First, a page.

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What are Organic Sitelinks? (And How to Earn Them)

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Organic sitelinks are an important part of your SEO strategy. They give you additional opportunities to capture traffic from users who may not be interested in what your main search results have to offer. 

Today I’ll go over what they look like, how exactly they benefit your site and what you can do to encourage Google to list them for you.

What are Organic Sitelinks?

Organic sitelinks are links that appear beneath the main listing for a website in Google's search results. They are designed to help users navigate to important pages on the website quickly and easily, improving the overall user experience.

 These links provide additional information about the site and may include subheadings, contact details, reviews, and other helpful information.

Below is an example of a Google search for “Amazon.” Underneath the primary listing, which goes to Amazon’s homepage, you can see links to major sections of the site and (presumably) a list of the most visited pages. The fact that they are immediately listed in the search results removes a few steps for the user and simplifies their experience as they navigate the website.

example of organic site links on the search results page

Benefits of Organic Sitelinks

One of the main benefits of organic sitelinks is that they help improve your visibility in the search results; this is partly because your listing now takes up a significant portion of the search results page. It’s a bit of a cheat code to improve brand recognition. 

Additionally, by making it easier for users to find what they're looking for on your site, you can help boost your conversion rates and retain more customers. Long story short, sitelinks help you:

  • Build trust through enhanced brand recognition
  • Increase conversions
  • Increase click-through rates
  • Provide greater value to site visitors and improve their search experience

How to Earn Sitelinks

The key word here is “earn.” That’s right, you can’t choose whether Google pulls sitelinks into your search results; they are generated by Google’s ever-changing algorithms. However, you can influence Google to display them. 

It sounds like a bit of a gamble, but regardless of whether you get sitelinks out of your efforts, you will still be making valuable improvements to your site. To increase your chances of earning sitelinks, you can:

  • Optimize your site content
  • Refine your site structure
  • Implement structured data
  • Submit your sitemap

1. Optimize Your Site Content

To create organic sitelinks, you should consider optimizing your site content. This includes using relevant keywords and creating engaging, authoritative content that will encourage users to engage with and share your site.

Start by reviewing your internal linking practices. Are you linking to words like “click here,” or are you getting more specific with your hyperlinked text? The more specific your hyperlinks are, the better! You should also add ALT tags (also known as ALT text) to your images to help crawlers figure out what each image contains. 

If your focus is a blog site, consider adding a table of contents to each post! These add a good amount of context for crawlers, not to mention that SEO-optimized blogs are also more reader-friendly.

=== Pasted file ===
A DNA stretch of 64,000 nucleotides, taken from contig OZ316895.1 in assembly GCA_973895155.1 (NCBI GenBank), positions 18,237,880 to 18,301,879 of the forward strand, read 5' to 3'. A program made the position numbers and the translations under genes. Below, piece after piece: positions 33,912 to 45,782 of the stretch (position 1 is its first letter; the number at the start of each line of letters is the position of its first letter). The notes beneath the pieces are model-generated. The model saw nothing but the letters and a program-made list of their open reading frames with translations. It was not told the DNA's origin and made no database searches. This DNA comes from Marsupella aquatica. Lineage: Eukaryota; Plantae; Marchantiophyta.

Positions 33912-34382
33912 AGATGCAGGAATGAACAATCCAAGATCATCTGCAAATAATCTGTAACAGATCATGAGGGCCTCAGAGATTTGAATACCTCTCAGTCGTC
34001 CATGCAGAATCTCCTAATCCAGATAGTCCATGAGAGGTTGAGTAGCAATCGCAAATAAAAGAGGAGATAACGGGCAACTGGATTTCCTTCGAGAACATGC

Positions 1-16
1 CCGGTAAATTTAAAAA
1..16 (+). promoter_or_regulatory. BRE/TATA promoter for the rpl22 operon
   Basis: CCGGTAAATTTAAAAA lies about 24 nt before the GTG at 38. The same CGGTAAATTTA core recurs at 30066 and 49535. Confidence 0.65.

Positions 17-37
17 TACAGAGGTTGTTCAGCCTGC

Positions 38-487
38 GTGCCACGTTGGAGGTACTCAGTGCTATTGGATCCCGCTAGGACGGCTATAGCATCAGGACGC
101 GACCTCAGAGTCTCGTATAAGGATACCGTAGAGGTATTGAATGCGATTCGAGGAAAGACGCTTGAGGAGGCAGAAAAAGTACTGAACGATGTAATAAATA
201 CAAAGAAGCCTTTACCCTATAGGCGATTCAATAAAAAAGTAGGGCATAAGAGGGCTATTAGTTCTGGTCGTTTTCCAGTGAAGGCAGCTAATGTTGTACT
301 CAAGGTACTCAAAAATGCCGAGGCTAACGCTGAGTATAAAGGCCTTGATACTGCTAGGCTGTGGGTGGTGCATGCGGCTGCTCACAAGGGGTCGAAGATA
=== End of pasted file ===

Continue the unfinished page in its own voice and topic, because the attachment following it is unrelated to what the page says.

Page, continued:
2. Refine Your Site Structure

Think about how your website is put together. Every website has some sort of hierarchy, and how you group and categorize your content can affect how Google “reads” it. This article on flat versus deep website hierarchies does a great job explaining how you can organize information on your site.

The below visual is also an excellent example. 

flat vs deep hierarchy visualization

Image source: NNGroup

On the left is an example of a flat site hierarchy. It features numerous major categories and just a few vertical levels. On the right is an example of a deep site hierarchy. It has the same quantity of information as the flat version but is organized into a greater number of sublevels.

There are several benefits and pitfalls to each hierarchy type, but the overarching lesson when it comes to earning sitelinks is that your site organization must be logical and easy to follow. Avoid overlapping concepts or multiple avenues to find the same information and ensure your site’s navigation is specific and coherent. 

A clear organization benefits both the user and the search engines that crawl your site to learn what information, products or resources you have to offer.

3. Use Structured Data

Structured data markup is another way to help Google understand your site and its contents. Have you noticed a trend yet? All of these tips have to do with assisting Google in making sense of your website. 

Structured data accomplishes this by essentially labeling each piece of content on your site in a way that Google understands. Because these labels are standardized, web crawlers get a leg up when “reading” your content.

4. Submit Your Sitemap

A sitemap is a file that contains all the URLs on your website. It’s like an organizational map or table of contents for your site that helps search engine crawlers index your content more effectively. You can submit your sitemap to Google using the Search Console tool.

Organic Sitelinks Aren’t a Guarantee.

While the above measures can help improve your odds, Google still has the final say. But even if you don’t end up with sitelinks, these optimization and organization efforts will go a long way to garner more organic traffic and boost your overall rankings. 

Teaming up with an expert who understands the nuances of SEO can be a game-changer. If you want someone in your corner, chat with one of our team members about SEO services for your business!

Topics: seo | Content writing tools